Head of schools to step down
Terry McAteer is stepping down from his position as Nevada County superintendent of schools after being elected to the post four times, he told The Union on Tuesday in a surprise announcement.
But the 50-year-old isn’t aiming for a higher position. Instead, he’s following his heart and returning full time to the job he started with – that of a high school teacher.
“I leave my position with no regrets and with a genuine excitement towards returning to the classroom to relive the magic that takes place every day in the most important job in our society,” McAteer said in a letter he personally delivered Tuesday morning to The Union.
He will officially leave the post he’s held for 13 years at the August meeting of the Nevada County Board of Education, he said. Also in August, McAteer will become a full-time teacher at Bear River High School, teaching government, economics and journalism.
He will recommend the appointment of Assistant Superintendent Holly Hermansen – a former teacher, principal and school superintendent – as his successor, McAteer said.
The Nevada County superintendent of schools oversees the allocation of government money to the county’s 10 school districts, monitors the spending of those dollars, and coordinates health, transportation and food services, McAteer said. The superintendent also serves the at-risk student population with special education programs for kindergarten through eighth grade in nine districts.
McAteer said his mother’s death last September made him re-evaluate his goals.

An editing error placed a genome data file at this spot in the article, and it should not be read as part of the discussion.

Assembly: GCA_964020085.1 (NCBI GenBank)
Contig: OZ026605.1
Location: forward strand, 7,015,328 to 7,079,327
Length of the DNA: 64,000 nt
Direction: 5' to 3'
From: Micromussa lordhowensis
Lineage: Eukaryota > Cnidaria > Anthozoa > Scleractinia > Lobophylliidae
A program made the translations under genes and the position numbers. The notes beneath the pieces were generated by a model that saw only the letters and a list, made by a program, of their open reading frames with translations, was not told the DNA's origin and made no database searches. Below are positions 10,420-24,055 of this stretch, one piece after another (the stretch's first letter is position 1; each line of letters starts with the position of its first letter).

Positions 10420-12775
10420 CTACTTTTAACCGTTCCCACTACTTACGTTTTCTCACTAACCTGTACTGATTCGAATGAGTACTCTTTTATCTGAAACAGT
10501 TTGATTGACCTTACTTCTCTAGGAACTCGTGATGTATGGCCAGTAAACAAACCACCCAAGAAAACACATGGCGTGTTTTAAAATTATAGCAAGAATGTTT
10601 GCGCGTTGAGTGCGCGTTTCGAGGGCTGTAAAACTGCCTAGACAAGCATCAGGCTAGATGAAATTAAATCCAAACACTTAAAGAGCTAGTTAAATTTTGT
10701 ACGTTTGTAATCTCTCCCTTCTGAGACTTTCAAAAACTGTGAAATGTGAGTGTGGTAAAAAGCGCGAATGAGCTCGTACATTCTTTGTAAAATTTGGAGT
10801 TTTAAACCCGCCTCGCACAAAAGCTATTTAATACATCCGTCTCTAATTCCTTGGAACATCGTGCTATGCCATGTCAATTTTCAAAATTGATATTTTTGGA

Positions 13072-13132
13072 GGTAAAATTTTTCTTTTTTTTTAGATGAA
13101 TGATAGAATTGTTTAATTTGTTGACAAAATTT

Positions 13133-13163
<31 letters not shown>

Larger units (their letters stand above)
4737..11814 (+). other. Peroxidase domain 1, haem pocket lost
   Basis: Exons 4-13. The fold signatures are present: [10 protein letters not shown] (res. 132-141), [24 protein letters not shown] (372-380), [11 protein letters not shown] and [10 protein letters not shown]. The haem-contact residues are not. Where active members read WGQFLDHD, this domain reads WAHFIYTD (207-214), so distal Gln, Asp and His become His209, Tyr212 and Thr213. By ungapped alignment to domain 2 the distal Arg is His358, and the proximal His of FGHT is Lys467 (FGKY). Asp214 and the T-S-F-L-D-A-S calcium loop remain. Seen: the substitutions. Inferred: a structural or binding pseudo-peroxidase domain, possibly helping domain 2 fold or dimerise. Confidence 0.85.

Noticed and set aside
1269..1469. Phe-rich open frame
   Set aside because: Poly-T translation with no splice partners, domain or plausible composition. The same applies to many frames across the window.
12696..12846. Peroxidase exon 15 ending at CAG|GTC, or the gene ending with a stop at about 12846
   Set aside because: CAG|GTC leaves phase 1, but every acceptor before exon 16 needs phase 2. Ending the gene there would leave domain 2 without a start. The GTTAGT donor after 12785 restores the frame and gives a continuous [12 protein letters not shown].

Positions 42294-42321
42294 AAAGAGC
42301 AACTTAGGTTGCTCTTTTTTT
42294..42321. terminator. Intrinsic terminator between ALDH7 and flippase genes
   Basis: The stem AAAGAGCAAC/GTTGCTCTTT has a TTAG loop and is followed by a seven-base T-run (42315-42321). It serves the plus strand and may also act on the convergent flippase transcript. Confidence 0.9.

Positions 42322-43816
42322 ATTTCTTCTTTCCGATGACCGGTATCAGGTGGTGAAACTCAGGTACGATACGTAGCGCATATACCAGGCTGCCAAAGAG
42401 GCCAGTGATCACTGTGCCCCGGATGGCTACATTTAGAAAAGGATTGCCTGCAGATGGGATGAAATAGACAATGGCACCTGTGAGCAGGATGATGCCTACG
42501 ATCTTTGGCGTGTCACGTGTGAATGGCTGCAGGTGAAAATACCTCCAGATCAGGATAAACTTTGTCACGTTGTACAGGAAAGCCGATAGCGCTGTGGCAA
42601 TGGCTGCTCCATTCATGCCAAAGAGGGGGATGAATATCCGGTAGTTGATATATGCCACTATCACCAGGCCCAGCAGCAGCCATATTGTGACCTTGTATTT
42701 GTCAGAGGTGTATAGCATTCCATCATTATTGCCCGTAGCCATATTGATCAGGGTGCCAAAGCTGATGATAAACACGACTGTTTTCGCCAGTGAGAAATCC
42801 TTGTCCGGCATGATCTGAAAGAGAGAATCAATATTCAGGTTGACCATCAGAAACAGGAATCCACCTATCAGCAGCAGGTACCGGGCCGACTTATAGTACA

“I think it’s one of those lifetime experiences that make you think,” he said. “I thought, what do I really want to do in life? My passion lies in the classroom, so I’m going back to the classroom.”
McAteer has faced difficult issues including declining enrollment at most area schools, drug problems at local high schools, financial issues at Twin Ridges School District and replacing large numbers of teachers who are expected to retire this year and in coming years.
In addition, he faced criticism after his wife, Liz McAteer, was appointed as a long-term substitute teacher at Nevada Union late last year.
His new job will slash McAteer’s pay in half, taking him from earning $120,000 to $60,000 yearly, McAteer said.
But teaching will be a familiar role. For the past 17 years – including his 13-year-tenure as the elected leader of county schools – McAteer taught advanced placement government and A.P. U.S. history at Bear River.
When asked what he hoped people would say about his tenure, McAteer replied: “He worked his tail off for kids. He was creative and innovative.”
Starting the Imaginarium experiential science museum, realigning special education and bringing in a university-level teacher training program are some of his achievements McAteer said he hoped would form his legacy in Nevada County.
During his tenure, the county superintendent of schools office budget has increased from $1.2 million to $35.6 million.
The increase in budget is due to his office offering several new services, including two statewide charters that cater to high school dropouts continuing their education and getting work experience. The superintendent’s office also provides special education at nine of the county’s 10 school districts and oversees special schools for at-risk children at the middle school and high school levels.
“I’ve really worked hard for the citizenry,” he said. “And when I felt I could not be effective, I felt it was time to seek my real passion.”
McAteer emphasized a need for a private life – something he hadn’t been able to enjoy as the superintendent of schools, McAteer said.
“I love Nevada County,” McAteer said. “I love living here, but I look forward to being a private citizen.”
To contact Soumitro Sen, e-mail firstname.lastname@example.org or call 477-4229.
Read Terry McAteer’s letter with this story online at:
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